Finding the organization in organizational theory: A meta-theory of the organization as a social actor

Brayden G. King*, Teppo Felin, David A. Whetten

*Corresponding author for this work

Research output: Contribution to journalArticlepeer-review

173 Scopus citations

Abstract

Organization theory is a theory without a protagonist. Organizations are typically portrayed in organizational scholarship as aggregations of individuals, as instantiations of the environment, as nodes in a social network, as members of a population, or as a bundle of organizing processes. This paper hopes to highlight the need for understanding, explicating, and researching the enduring, noun-like qualities of the organization. We situate the organization in a broader social landscape by examining what is unique about the organization as a social actor. We propose two assumptions that underlie our conceptualization of organizations as social actors: external attribution and intentionality. We then highlight important questions and implications forming the core of a distinctively organizational analytical perspective.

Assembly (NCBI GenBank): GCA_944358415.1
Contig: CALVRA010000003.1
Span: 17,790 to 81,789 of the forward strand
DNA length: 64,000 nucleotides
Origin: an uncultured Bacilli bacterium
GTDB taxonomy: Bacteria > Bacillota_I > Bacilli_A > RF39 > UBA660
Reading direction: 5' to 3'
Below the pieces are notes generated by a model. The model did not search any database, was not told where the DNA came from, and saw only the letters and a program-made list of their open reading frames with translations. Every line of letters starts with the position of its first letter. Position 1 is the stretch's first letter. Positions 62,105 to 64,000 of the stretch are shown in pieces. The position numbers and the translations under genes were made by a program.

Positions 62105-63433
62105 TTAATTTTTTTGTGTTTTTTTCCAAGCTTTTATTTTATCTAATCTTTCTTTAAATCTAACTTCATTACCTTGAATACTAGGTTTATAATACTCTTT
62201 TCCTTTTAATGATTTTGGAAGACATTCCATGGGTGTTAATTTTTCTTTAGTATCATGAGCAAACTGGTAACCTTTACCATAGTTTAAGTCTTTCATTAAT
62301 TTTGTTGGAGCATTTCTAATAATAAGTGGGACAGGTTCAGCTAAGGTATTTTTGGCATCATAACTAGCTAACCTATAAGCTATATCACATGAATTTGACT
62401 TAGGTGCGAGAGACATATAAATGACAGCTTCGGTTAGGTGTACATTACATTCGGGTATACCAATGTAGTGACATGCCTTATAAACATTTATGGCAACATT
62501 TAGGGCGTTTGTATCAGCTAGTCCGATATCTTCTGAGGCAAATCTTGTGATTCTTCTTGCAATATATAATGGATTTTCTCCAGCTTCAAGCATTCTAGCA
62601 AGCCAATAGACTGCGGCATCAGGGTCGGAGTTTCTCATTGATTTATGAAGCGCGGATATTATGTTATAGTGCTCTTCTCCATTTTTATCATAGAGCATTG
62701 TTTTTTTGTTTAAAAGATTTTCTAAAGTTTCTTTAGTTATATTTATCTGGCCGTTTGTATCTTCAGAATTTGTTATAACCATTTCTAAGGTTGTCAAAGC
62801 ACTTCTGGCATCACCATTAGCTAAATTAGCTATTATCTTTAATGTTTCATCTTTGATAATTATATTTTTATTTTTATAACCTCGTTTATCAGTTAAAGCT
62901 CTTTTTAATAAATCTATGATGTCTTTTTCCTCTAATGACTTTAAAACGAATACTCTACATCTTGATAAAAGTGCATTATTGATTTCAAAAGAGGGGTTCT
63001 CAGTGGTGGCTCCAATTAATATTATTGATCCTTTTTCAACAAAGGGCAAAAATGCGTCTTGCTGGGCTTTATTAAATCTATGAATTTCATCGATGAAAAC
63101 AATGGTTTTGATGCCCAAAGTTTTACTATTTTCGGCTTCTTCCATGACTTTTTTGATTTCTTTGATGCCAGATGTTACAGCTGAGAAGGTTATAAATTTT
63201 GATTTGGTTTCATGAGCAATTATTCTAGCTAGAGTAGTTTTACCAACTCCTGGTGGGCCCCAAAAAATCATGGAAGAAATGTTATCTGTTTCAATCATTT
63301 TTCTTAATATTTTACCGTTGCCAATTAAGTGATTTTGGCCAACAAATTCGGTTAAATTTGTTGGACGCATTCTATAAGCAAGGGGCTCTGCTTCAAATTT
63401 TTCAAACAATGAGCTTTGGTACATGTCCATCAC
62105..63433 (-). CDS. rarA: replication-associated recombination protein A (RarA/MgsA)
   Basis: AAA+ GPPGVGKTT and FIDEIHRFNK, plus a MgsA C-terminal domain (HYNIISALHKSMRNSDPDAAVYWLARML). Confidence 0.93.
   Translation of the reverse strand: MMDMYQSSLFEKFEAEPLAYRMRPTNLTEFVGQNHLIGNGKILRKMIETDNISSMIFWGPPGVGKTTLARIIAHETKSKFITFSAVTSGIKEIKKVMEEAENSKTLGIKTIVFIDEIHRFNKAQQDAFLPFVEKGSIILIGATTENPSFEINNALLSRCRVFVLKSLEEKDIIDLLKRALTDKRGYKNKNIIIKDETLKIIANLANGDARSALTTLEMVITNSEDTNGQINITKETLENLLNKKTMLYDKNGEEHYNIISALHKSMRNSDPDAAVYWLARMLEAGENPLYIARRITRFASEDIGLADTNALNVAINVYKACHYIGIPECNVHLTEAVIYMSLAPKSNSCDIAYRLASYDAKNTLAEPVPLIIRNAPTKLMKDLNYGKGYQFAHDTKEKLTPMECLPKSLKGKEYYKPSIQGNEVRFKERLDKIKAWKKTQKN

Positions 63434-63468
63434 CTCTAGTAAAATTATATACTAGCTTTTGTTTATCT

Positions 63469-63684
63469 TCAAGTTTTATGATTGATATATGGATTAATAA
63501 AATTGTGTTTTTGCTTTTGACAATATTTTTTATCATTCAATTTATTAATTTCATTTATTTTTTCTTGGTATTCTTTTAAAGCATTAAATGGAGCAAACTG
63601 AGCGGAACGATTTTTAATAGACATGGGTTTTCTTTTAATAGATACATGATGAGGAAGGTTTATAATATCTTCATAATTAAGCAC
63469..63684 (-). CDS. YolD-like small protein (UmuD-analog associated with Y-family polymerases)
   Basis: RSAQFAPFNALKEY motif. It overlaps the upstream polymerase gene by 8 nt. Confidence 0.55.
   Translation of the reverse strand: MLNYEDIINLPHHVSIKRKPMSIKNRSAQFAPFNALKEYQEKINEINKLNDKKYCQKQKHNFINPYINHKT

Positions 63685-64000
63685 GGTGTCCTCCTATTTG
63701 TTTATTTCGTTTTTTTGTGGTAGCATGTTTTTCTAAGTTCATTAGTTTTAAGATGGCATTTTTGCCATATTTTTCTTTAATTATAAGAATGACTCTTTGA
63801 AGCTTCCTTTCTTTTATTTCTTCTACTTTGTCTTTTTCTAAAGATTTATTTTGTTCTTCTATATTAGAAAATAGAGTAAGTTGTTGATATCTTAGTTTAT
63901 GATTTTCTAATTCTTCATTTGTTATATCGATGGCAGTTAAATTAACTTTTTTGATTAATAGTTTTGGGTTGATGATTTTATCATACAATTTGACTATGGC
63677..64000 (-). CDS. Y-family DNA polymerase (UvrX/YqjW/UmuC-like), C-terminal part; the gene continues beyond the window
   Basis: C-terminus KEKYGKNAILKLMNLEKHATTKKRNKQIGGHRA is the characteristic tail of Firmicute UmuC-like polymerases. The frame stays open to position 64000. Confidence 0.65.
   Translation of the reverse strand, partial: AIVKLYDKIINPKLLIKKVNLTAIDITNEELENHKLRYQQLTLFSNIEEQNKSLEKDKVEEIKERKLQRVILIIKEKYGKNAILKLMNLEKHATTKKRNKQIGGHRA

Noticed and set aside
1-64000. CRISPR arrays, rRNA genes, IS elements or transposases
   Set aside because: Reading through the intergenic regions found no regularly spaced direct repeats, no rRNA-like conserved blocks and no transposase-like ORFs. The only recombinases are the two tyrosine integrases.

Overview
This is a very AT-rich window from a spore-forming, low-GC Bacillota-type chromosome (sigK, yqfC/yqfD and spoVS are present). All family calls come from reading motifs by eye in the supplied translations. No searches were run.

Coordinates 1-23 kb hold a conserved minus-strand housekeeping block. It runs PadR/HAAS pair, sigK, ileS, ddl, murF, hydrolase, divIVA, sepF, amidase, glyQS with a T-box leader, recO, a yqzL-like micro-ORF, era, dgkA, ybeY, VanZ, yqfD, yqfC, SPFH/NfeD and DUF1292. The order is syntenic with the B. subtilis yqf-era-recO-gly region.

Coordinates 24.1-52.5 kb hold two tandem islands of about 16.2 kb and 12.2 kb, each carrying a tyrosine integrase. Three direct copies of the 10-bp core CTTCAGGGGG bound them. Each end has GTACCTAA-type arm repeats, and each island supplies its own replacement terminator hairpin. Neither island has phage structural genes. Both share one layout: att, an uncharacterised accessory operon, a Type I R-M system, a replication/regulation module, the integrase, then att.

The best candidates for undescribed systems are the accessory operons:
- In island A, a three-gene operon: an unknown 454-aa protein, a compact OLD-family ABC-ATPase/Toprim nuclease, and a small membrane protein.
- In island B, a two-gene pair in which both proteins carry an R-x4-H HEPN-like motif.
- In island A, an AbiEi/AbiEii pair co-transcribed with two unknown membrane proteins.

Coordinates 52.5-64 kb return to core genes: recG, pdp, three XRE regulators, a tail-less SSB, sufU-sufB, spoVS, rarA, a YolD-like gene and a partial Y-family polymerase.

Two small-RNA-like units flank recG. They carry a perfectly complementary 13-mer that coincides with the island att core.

Original languageEnglish (US)
Pages (from-to)290-305
Number of pages16
JournalOrganization Science
Volume21
Issue number1
DOIs
StatePublished - Jan 1 2010

Keywords

  • Goals
  • Organization theory
  • Organizational identity
  • Responsibility
  • Social actors
  • Sovereignty

ASJC Scopus subject areas

  • Strategy and Management
  • Organizational Behavior and Human Resource Management
  • Management of Technology and Innovation

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